Communications device 10A may optionally include digital intermediate frequency (IF) conversion circuitry (not shown) configured to upconvert the processed signals signal processing circuitry 106A to an intermediate frequency and provide the upconverted signals to DAC 112. Digital IF conversion circuitry may upconvert the processed signals to produce a quadrature output with real (I) and imaginary (Q) signals.

The digital IF conversion circuitry may in part mix a target channel within an input signal spectrum down to a fixed IF frequency, or down to a variable IF frequency, that is equal to or below about three channel widths. For example, for FM broadcasts within the United States, the channel widths are about 200 kHz. Thus, broadcast channels in the same broadcast area are specified to be at least about 200 kHz apart. For the purposes of this description, therefore, a low IF frequency for FM broadcasts within the United States would be an IF frequency equal to or below about 600 kHz. It is further noted that for spectrums with non-uniform channel spacings, a low IF frequency would be equal to or below about three steps in the channel tuning resolution of the receiver circuitry. For example, if the receiver circuitry were configured to tune channels that are at least about 100 kHz apart, a low IF frequency would be equal to or below about 300 kHz. The IF frequency may be fixed at a particular frequency or may vary within a low IF range of frequencies.

In addition to digital audio input signals 100, communications device 10A may also be configured to receive analog input signals (not shown) and may include one or more analog-to-digital converters (not shown) configured to convert the analog audio input signals to digital signals and provide the digital signals to signal processing circuitry 106A.

In communications device 10A, digital audio interface 102A, FIFO buffer 104A, signal processing circuitry 106A, DAC 112, RF circuitry 114A, and divider network 120A are located on-chip and are at least partially integrated on the same integrated circuit (i.e., on a single chip that is formed on a common substrate) according to one embodiment. Oscillator 118 is located off-chip (i.e., external to the common substrate that includes communications device 10A). In other embodiments, oscillator 118 may be included on-chip.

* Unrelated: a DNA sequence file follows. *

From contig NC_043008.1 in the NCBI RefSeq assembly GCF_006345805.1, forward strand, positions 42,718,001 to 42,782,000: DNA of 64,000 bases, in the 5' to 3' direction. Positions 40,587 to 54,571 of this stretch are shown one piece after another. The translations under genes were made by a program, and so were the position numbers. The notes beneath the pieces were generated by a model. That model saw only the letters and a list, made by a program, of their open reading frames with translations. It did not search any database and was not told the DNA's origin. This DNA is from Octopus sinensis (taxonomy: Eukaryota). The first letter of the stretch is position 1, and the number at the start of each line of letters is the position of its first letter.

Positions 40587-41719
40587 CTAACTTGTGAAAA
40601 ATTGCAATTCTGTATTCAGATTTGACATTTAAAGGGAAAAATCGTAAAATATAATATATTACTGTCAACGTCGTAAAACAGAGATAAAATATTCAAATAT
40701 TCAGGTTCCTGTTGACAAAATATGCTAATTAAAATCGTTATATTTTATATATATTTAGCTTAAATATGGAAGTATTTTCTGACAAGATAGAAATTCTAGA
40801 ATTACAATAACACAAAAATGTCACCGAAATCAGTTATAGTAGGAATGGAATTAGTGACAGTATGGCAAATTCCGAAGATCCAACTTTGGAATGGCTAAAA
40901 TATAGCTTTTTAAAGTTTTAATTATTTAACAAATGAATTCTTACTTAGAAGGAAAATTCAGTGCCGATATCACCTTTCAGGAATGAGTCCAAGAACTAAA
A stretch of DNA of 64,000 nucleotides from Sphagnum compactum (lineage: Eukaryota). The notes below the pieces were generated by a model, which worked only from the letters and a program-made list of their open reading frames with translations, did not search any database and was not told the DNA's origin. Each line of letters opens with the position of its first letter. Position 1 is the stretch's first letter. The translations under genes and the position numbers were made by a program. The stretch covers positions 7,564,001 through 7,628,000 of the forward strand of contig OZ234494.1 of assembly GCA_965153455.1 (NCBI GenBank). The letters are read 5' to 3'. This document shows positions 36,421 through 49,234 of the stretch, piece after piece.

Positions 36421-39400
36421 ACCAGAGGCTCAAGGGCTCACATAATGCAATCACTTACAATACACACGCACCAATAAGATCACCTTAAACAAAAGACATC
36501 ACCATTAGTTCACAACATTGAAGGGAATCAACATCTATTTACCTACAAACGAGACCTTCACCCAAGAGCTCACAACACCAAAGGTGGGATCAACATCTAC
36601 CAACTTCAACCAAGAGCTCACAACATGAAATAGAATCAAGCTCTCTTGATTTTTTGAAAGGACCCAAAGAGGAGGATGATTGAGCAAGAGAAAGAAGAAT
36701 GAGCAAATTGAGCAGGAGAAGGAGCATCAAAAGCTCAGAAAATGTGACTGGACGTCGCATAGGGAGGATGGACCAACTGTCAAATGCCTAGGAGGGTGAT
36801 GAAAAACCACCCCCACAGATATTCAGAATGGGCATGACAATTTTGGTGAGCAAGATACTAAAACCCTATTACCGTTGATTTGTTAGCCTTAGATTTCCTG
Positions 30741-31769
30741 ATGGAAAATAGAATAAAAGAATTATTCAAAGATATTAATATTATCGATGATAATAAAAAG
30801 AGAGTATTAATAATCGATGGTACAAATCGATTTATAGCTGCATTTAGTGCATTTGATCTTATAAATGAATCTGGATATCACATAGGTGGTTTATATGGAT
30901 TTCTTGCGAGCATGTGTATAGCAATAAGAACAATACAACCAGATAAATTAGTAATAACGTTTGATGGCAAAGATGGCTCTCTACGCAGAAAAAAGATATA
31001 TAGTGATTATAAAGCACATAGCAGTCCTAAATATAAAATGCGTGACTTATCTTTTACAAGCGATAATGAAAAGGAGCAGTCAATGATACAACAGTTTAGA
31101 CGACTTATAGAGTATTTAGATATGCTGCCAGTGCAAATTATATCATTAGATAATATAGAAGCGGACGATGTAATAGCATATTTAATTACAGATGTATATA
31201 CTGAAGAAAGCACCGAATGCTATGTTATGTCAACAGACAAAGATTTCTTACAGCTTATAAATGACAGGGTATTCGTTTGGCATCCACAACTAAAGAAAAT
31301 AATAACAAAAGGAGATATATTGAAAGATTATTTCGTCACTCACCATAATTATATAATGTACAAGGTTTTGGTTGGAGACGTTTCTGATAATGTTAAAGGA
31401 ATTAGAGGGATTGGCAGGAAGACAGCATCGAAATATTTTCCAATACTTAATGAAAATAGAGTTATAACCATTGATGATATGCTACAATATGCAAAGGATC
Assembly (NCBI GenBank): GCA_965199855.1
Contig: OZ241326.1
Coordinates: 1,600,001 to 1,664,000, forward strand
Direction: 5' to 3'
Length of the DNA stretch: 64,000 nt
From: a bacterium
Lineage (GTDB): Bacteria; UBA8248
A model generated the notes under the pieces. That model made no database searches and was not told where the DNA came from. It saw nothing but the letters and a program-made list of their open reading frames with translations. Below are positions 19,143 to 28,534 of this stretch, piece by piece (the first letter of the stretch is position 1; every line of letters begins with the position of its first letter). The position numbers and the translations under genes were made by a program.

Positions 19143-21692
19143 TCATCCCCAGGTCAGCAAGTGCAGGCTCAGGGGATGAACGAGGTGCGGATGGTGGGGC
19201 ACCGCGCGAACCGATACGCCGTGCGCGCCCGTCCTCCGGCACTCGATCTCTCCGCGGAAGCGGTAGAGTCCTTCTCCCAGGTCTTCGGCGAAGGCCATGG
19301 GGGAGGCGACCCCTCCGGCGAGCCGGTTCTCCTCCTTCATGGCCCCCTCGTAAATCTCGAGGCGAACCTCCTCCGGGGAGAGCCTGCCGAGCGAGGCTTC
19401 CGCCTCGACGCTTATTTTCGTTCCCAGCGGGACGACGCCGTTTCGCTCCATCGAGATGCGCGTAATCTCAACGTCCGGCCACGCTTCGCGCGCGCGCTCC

In the embodiment of FIG. 1B, communications device 10B forms a receiver configured to receive analog audio signals 130, such as analog RF audio signals, from an antenna (not shown in FIG. 1B) and provides output samples (e.g., 16-bit output samples) in the form of digital audio output signals 140 at an output sample rate that is synchronous to an output clock signal 103B (DCLK). Communications device 10B converts the analog audio signals 130 to digital signals with an input sample rate that is synchronous to reference clock signal 122 generated by oscillator 118 and asynchronous to output clock signal 103B.

RF circuitry 114B receives analog signals 130 from an antenna (not shown in FIG. 1B). In one embodiment, RF circuitry 114B includes a low noise amplifier (LNA) (not shown) that amplifies analog signals 130 and a mixer (not shown) that generates real (I) and imaginary (Q) output signals by mixing the amplified signals with phase shifted local oscillator mixing signals 142 generated from reference clock signal 122 by divider network 120B. The outputs of the mixer are at a low-IF. RF circuitry 114B provides the mixed signals to an analog-to-digital converter (ADC) 132.

ADC 132 receives the mixed signals from RF circuitry 114B, converts the analog mixed signals to digital signals at an input sample rate that is synchronous to reference clock signal 122. In particular, ADC 132 converts the analog mixed signals to digital signals at an input sample rate determined from a clock signal 144 generated from reference clock signal 122 by divider network 120B, and provides the digital signals to signal processing circuitry 106B. The input sample rate may be approximately 64 kilosamples per second +/−3%, for example.